Cranstown Point Cabin

Discussion in 'General Paddling Discussions' started by chodups, Aug 25, 2018.

  1. chodups

    chodups Paddler

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    Denis Dwyer just posted this on the Inside Passage Facebook site:

    I received the following email from fellow paddler Glenn Lewis announcing the location of a new cabin that he took part in constructing along the BC coast at Cranstown Point near Rivers Inlet. This is an excellent location for a paddlers cabin and is sure to be a welcome overnight stopping point for Inside Passage Sea Kayakers for many years to come. Photos of the cabin and its location will be added to this post as soon as possible. Let me be the first here to thank Glenn and his group of friends for their enormous effort to build this cabin which is sure to be a welcome stopping point for weary paddlers far into the future.
    The coordinates of the cabin are 51.367427 X -127.775895 (N51°22.045 X W127°46.553)
    I’ll let Glenn describe the cabin in his own words.

    Hi Denis
    I have just returned from being part of a group which built a shelter primarily for paddlers at Cranstown Pt. This is the south entrance to Rivers Inlet and a place where virtually all paddlers making their way north or south between Alaska and Washington will stop.
    We transported a prefab building via water taxi and it took a week to put up. The shelter is relatively small at 10’x12’ but it is well built with a metal roof, plywood walls, four 3’ x 6’ windows, a fireplace and a generous supply of wood. It is about halfway to Alaska from Bellingham.
    The idea was to create a place where paddlers could rest, dry out if need be and recharge a bit. The bunks are 41” wide so can hold two if need be for a total of sleeping space for 4. We had 6 tents set up for the construction and there is plenty of good upland camping. We built a steel roofed outhouse.
    What we have done is build a refuge as a way of giving back, at a time when our open water paddling careers are coming to an end. When we left we considered that the shelter now belonged to those who could use it.
    I don’t follow social media much but I understand you may have a page that promotes the inside passage route and shares information. I would be grateful if you would add something about the shelter.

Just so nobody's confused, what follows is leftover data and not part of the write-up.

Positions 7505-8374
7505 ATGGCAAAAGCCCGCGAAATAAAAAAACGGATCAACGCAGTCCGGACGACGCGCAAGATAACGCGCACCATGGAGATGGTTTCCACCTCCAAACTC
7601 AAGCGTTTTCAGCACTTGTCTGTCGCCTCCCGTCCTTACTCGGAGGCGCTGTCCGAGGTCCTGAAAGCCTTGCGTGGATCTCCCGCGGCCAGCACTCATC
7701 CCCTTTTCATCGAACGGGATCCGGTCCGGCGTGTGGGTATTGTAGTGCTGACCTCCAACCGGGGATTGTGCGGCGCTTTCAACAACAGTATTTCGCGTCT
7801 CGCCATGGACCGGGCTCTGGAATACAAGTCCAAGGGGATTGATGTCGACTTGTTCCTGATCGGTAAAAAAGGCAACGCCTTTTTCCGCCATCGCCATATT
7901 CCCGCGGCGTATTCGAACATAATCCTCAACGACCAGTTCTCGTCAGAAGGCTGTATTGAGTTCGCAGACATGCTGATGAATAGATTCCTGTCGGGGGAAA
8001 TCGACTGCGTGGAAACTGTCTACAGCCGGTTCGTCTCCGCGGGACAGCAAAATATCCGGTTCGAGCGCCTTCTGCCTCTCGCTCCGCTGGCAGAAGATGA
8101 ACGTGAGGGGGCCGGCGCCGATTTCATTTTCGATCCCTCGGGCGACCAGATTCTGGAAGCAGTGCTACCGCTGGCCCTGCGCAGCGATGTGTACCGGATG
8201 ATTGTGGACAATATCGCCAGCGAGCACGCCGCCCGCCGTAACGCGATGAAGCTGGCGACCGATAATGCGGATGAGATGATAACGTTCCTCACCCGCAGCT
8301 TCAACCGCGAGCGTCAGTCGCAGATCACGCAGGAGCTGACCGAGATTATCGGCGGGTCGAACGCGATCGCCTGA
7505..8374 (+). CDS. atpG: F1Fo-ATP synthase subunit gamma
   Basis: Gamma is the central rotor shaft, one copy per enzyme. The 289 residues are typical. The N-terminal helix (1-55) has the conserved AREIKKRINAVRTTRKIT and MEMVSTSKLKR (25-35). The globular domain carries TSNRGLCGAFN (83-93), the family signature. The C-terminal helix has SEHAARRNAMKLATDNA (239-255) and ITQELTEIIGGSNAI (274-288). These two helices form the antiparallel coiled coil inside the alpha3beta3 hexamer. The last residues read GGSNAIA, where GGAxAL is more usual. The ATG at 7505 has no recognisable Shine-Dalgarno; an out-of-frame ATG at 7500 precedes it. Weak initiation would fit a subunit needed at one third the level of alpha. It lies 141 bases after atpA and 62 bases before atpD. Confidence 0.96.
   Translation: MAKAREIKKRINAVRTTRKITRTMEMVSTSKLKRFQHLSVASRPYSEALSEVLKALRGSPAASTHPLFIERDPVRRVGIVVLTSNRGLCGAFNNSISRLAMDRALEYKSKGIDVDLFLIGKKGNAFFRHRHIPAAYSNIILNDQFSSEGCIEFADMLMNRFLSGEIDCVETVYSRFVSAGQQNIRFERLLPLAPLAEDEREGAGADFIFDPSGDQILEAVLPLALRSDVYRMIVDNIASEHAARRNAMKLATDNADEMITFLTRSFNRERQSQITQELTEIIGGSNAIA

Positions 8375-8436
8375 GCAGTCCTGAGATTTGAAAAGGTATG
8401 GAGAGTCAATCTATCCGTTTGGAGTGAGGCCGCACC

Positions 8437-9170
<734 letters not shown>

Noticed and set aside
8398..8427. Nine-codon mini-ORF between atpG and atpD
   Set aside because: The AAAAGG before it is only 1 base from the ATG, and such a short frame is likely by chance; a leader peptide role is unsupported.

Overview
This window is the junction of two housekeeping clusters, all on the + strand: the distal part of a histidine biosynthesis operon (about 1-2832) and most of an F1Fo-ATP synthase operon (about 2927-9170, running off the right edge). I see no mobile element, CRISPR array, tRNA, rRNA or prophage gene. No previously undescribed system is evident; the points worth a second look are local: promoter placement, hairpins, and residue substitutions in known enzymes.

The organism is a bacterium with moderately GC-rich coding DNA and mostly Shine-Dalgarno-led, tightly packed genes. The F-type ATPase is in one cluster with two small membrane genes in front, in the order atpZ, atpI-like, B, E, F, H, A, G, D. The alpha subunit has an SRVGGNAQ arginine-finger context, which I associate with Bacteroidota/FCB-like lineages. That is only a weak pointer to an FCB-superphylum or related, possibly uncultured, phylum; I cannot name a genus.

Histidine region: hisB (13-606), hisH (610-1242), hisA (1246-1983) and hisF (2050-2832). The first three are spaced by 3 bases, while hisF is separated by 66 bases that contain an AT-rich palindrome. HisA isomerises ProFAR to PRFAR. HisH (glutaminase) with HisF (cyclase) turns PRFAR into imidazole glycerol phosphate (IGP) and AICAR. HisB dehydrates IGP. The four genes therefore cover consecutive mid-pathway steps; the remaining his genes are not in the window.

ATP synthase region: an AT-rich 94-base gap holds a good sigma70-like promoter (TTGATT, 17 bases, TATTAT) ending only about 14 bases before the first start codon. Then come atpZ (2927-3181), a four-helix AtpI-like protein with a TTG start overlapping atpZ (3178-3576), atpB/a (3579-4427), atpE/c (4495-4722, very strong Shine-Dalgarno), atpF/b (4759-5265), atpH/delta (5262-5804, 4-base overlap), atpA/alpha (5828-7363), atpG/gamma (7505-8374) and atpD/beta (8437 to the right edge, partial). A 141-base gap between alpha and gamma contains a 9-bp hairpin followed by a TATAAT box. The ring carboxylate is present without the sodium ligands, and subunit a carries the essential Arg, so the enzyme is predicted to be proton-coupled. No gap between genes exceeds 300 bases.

Access is possible from Open Bight but it is better to land on the SW facing beach on the other side. That beach is accessible without much surf, if any, when paddlers are likely to be out. The trail to the shelter is toward the east end of the south facing beach. I am not in the habit of taking photos but several others have many and if you are willing to spread the word of this new paddlers asset, I will try to get a few images to you from the others.
    Glenn Lewis
     
    Denis Dwyer, PDX outbound and stagger like this.
  2. PDX outbound

    PDX outbound Paddler

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    Thanks Jon for the heads up, I'm not on FB and would not have seen this otherwise. A special thanks to all those who helped in the construction of the cabin!

    I was cross checking this with the bc marine trails map, and it looks like they have already included the presence of the paddler-provided small cabin with the information for Open Bight (Cranstown North).
     
    chodups likes this.
  3. chodups

    chodups Paddler

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    That is amazingly fast for BCMTA. There must not be any controversy around use of this site. They are very responsible with what they post. Kudos to BCMTA.
     
    Last edited: Aug 28, 2018
    stagger likes this.
  4. chodups

    chodups Paddler

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    That is amazingly fast for BCMTA. There must not be any controversy around use of this site. Kudos to BCMTA.
     
  5. mick_allen

    mick_allen Paddler & Moderator

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    I don't think the BCMTNA has done anything other than note on the website that the cabin is now there. We have not made any contact with anyone about this occurrence. The first time that we discussed the cabin amongst us was the result of chodup's [jon's] first post here.

    In general [without specific internal or open discussion], the BCMTNA is only for built form that is required to keep a site sustainable AND that has met approval by site stakeholders. As of right now, we do not know if that has happened.

    Speaking as an individual, I have come to the point of view that it is too provocative to build any cabins on any 'crown' or 'public' site - period. The reason for this is that others love to build stuff and that by people building stuff the very people that you don't want to build stuff just might like to really build stuff. This is not an idle conclusion.

    Let's keep the illusion of the wilderness as long as we can. It's very precious and can easily be lost forever.
     
    Last edited: Sep 1, 2018
    Man in qajaq and JohnAbercrombie like this.